17. Hillary Clinton 2012

    Maybe Obama could just step aside to save the ignominy of a primary contest against an incumbent president.

    As an aside, I note the Democrats have made their primary schedule a lot later in 2012 than it was in 2008 (the thinking that it’s not a contest).

  18. [Maybe Obama could just step aside to save the ignominy of a primary contest against an incumbent president.]
    Unbelievable. Yesterday Obama got the biggest financial reform through since 1930, and earlier this year got the first meaningful health care reform through since 1964. The economy won\’t be crap forever.

  19. ABC News saying that Gillard will announce tomorrow a ‘citizens assembly’ which will gauge community’s feelings about putting a price on carbon. Plus a scientific panel.

  20. Well, here’s a milestone of sorts.

    Was cleaning out a cupboard tonight and found my old Kevin-07 T-shirts.

    Should I be ashamed to say I have just put them in the garbage bin?

  21. [Was cleaning out a cupboard tonight and found my old Kevin-07 T-shirts.

    Should I be ashamed to say I have just put them in the garbage bin?]

    You should stick ’em on eBay! Maybe the Chinese factory will buy them back for a cent each?

  22. BB

    Shame shame shame
    Go get them out of the bin immediately

    Remember this is the man who on his first day in parliament as Prime Minister delivered an apology to the stolen generation. That alone marks him highly amongst all PMs.

  23. Plus investment in renewables.

    Building a consensus on a price on carbon does it fore me. HTVC time coming up.

    We need to make sure that the nest of denialists who currently hold the BOP in the Parliamentary Liberal Party are irrelevant to Australia’s future.

  24. BB

    Yes, I think you should take yourself to the naughty corner. For about six months after that election I teared up every time I heard the words ‘Prime Minister Kevin Rudd’, because I wasn’t hearing ‘Prime Minister John Howard’ any more. Frame the T-shirt for that reason alone.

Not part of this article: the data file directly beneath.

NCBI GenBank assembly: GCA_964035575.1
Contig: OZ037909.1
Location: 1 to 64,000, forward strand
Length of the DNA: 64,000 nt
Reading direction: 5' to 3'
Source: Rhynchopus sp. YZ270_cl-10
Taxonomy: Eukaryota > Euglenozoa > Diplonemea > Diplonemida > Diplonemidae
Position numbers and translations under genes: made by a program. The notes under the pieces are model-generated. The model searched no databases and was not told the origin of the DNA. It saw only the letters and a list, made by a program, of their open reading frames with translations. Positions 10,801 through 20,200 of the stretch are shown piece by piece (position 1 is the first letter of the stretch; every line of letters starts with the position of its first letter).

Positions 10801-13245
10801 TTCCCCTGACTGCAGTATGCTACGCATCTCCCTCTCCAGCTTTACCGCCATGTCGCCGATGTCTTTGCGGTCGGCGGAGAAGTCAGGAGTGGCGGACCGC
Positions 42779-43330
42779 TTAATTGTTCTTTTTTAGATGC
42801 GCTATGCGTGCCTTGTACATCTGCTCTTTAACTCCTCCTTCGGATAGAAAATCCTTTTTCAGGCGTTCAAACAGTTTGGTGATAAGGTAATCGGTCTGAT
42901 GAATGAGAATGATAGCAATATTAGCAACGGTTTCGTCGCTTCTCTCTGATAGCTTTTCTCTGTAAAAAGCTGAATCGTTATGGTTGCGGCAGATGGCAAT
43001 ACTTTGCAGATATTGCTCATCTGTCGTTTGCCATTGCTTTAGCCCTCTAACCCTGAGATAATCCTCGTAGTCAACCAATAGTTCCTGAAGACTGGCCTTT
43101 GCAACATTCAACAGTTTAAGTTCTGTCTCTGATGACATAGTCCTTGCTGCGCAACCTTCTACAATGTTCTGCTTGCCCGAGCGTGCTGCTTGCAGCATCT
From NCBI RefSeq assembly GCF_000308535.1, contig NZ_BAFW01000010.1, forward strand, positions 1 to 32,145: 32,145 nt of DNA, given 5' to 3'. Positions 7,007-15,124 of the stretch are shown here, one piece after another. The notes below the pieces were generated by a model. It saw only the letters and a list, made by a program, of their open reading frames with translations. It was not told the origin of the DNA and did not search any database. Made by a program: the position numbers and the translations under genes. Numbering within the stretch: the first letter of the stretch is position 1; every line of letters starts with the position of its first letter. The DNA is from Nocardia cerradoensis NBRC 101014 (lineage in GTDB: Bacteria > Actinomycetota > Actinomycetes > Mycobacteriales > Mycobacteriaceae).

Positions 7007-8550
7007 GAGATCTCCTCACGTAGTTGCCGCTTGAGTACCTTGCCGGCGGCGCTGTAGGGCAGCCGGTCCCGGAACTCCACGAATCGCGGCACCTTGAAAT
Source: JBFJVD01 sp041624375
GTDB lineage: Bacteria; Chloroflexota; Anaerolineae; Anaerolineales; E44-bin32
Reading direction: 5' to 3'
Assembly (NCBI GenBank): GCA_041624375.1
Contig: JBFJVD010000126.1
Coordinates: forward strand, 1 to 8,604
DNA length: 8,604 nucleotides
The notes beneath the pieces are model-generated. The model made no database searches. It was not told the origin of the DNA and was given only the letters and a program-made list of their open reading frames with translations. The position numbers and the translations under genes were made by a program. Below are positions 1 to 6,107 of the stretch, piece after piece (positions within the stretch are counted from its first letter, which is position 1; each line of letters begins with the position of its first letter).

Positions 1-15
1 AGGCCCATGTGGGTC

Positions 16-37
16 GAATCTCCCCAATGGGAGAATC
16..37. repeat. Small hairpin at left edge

I remember posters in here (Candles? Glen?) saying ‘Rudd better watch his back if he wins. Gillard will have the knife out in no time.’ And we all laughed and laughed. Hmm.

  25. [Hillary Clinton 2012 – Maybe Obama could just step aside to save the ignominy of a primary contest against an incumbent president.]

    it’s time the Three Amigos ride, love and fight again. 👿

  26. Oh Dear – Toolman’s Interviewee has some form it seems.

    mfarnsworth

    So Admiral Barrie is one of the chief witnesses against Rudd – just looking at p600 of Kelly’s “The March of Patriots” re children overboard less than a minute ago via TweetDeck]

    And

    Malcolm Farnsworth mfarnsworth

    “But Barrie was a CDF who did not want to be convinced the story was wrong.” – Kelly, p600, The March of Patriots less than 20 seconds ago via TweetDeck

  27. tth@915: Yet another wrong remark from you.

    It is not a “conflict of interest” to have Australian politicians involved in UN processes.

    The United Nations is just that: an organisation of nations i.e. governments. It is not a “world government” as your apparent soulmates in the CEC would have it.

    It is not in the least unusual to have serving Ministers or parliamentarians having UN roles. No doubt this one will provoke another sneer from you, but Dr Herbert Vere Evatt PC LLD MA was President of the UN General Assembly while also being Australian Minister for Foreign Affairs, Attorney General and Member for Barton.

  28. This is funny:

    [REPORTER: Do you feel like a dill, Admiral?

    ADMIRAL CHRIS BARRIE: I don’t feel like a dill.

    REPORTER: Why not?]

    LOL

  29. [Hillary Clinton 2012 – Maybe Obama could just step aside to save the ignominy of a primary contest against an incumbent president.]
    What a cat fight of an election that would be: Rudd vs Obama to become UN Secretary General 😀

  30. TSOP and imacca:

    Another astronomy nerd here. The biggest binoculars I’ve looked through were 8 inchers (twin Naglers of course).